Application Servers and Linux: The Enterprise Awaits - page 3
It's not just for big iron anymore
As we mentioned, application servers are usually built around Java applications. This is for several reasons: Java technologies--particularly Enterprise JavaBeans--allow you to extend the basic capabilities inherent within Java to areas like multitasking, authentication and security. However, the reality is that almost any programming language or scripting language can be implemented on any of the leading application servers, and it's not uncommon to find C/C++ programs or Perl or Tcl scripts running on the application server in addition to Java. The move toward Java Server Pages, or JSP, among application-server vendors shows that Java is still the primary language used in application servers. (JSP technology is similar to Microsoft's Active Server Pages, or ASP technology, in creating Web pages with dynamic content.)
Within the world of application servers, data sources can mean many things. In most situations, the main data sources will be databases from the likes of Oracle, Informix, Sybase, or Microsoft. This access can come in the form of native database drivers--which is preferable, as a native driver will outperform a generic ODBC or JDBC driver--or other back-end data sources like ERP systems (such as BEA Tuxedo or SAP R/3) and transaction managers. It can also mean connecting with authentication tools like a RADIUS server.
How do you shop for an application server to run on Linux? First, you'll need to look at your traffic levels and decide whether a Linux-based server makes sense. Generally speaking, the leading application servers are designed for high-traffic areas, and adding a Linux server to a cluster--especially with the improved symmetrical-processing support found in kernel versions 2.2 or better--makes a lot of sense in a distributed-computing environment. You'll need to make sure that your particular Linux distribution is supported, first of all; Red Hat Linux is uniformly supported, but a mainstream application server should run on any mainstream Linux distribution.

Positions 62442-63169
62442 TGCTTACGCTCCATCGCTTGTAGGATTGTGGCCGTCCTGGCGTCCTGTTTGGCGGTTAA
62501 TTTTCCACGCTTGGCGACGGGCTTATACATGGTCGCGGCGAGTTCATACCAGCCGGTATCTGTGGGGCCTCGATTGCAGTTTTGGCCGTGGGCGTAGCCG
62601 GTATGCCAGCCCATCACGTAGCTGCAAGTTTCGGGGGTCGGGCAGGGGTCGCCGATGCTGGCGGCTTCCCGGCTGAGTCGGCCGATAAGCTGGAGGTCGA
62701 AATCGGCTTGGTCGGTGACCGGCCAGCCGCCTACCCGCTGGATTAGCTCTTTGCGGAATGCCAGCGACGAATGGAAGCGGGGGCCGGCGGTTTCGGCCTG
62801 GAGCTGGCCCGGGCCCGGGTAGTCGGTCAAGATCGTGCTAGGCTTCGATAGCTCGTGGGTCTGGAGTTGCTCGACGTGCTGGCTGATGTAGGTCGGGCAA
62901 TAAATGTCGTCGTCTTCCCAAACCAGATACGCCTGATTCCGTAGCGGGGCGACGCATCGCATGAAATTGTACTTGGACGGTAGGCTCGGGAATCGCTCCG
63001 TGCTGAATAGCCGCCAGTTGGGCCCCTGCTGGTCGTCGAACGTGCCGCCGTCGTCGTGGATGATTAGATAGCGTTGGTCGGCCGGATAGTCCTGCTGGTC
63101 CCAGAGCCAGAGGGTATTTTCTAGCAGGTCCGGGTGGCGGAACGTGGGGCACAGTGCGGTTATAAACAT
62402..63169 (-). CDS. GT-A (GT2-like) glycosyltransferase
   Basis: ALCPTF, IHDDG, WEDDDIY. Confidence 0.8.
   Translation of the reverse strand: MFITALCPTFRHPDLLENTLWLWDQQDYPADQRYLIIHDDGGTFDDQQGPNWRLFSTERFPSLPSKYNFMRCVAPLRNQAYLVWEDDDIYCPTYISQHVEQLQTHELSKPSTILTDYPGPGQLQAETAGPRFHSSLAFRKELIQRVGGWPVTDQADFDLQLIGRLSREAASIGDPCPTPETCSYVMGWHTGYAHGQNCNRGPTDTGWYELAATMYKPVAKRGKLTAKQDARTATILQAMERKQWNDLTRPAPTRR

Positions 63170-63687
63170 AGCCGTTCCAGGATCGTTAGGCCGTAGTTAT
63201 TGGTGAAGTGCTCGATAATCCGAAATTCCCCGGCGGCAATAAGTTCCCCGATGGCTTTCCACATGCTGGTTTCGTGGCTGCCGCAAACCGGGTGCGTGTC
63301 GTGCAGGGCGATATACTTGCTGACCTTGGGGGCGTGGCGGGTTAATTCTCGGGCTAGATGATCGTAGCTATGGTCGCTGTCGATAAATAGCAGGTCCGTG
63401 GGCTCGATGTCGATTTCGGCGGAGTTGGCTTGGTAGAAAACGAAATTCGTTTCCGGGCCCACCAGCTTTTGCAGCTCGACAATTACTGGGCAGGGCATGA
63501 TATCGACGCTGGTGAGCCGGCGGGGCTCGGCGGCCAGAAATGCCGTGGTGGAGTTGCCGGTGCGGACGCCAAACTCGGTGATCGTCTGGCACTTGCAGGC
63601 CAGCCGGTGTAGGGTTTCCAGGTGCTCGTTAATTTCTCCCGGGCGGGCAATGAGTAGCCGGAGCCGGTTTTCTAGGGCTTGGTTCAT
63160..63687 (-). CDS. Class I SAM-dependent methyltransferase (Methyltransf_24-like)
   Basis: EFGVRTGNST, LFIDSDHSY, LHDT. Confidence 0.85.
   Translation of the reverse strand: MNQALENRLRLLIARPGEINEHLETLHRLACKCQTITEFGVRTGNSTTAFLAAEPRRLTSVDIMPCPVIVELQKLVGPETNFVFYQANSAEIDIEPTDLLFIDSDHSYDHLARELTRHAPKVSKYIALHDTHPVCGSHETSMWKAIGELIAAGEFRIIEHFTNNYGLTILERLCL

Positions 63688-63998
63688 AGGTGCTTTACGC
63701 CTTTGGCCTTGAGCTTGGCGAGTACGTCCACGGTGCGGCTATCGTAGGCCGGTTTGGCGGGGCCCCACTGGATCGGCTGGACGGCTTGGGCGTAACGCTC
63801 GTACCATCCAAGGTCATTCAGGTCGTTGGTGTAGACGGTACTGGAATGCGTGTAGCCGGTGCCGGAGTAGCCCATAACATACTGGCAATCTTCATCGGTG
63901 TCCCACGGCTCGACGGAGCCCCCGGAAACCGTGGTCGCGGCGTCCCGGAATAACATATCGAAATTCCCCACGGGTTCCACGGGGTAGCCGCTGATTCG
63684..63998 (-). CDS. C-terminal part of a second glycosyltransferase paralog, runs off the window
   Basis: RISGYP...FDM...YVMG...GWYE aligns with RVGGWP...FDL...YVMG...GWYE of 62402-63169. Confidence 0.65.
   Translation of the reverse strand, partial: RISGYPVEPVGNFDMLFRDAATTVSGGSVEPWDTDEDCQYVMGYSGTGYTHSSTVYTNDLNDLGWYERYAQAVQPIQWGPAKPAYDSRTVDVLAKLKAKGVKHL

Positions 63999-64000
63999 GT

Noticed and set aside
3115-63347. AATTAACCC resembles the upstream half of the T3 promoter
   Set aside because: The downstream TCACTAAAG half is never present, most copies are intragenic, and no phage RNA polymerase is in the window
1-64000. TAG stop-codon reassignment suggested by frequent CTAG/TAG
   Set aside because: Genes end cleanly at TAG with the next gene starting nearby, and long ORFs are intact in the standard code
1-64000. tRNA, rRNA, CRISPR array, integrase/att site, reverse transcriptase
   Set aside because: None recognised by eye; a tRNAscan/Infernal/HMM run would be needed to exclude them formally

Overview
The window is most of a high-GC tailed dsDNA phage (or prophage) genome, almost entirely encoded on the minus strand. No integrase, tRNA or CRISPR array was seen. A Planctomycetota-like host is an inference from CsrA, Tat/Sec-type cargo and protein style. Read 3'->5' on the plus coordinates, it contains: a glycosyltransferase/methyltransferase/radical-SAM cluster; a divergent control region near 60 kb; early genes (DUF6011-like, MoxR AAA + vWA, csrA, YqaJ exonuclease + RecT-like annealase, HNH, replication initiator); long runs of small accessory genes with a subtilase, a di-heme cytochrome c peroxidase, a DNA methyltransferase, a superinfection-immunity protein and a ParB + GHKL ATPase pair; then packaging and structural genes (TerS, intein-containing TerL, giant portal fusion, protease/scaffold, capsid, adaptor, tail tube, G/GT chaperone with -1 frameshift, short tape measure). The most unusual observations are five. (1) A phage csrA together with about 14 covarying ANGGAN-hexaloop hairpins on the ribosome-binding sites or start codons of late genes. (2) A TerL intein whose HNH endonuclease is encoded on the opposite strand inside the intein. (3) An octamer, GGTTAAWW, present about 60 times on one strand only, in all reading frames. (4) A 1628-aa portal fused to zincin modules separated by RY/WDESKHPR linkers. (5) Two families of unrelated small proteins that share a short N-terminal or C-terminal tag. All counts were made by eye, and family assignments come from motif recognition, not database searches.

Of more importance is the Java support, and it's here that application servers become finicky. IBM WebSphere, for instance, works with the Java Development Kit (JDK) from Blackdown.org (a volunteer project porting the Sun JDK to Linux) and the IBM AlphaWorks JDK, as well as the Apache HTTP Server and IBM's DB2 database. (This reliance, obviously, is of great concern to anyone not working in an IBM shop.) However, most application servers ship with both native drivers for popular databases and ODBC drivers as well.
Application servers are becoming a staple of the enterprise data-processing world. And with the advent of Linux support among the leading application-server vendors, Linux is well on its way to become an even bigger player in the enterprise-computing world.
Solid state disks (SSDs) made a splash in consumer technology, and now the technology has its eyes on the enterprise storage market. Download this eBook to see what SSDs can do for your infrastructure and review the pros and cons of this potentially game-changing storage technology.
- 1Linux Top 3: CoreOS, Oracle Enterprise Linux 7 and Ubuntu 14.10
- 2Linux Top 3: Raspberry Pi B+, CentOS 7 and RHEL 5.11
- 3Linux Top 3: CoreOS Goes Stable, Oracle Clones RHEL 7 and Tails Updates
- 4Linux Top 3: Slackware Turns 21, Debian Squeezes and Linux 3.16 Nears
- 5Linux Top 3: Distrowatch, Deepin 2014 and the NSA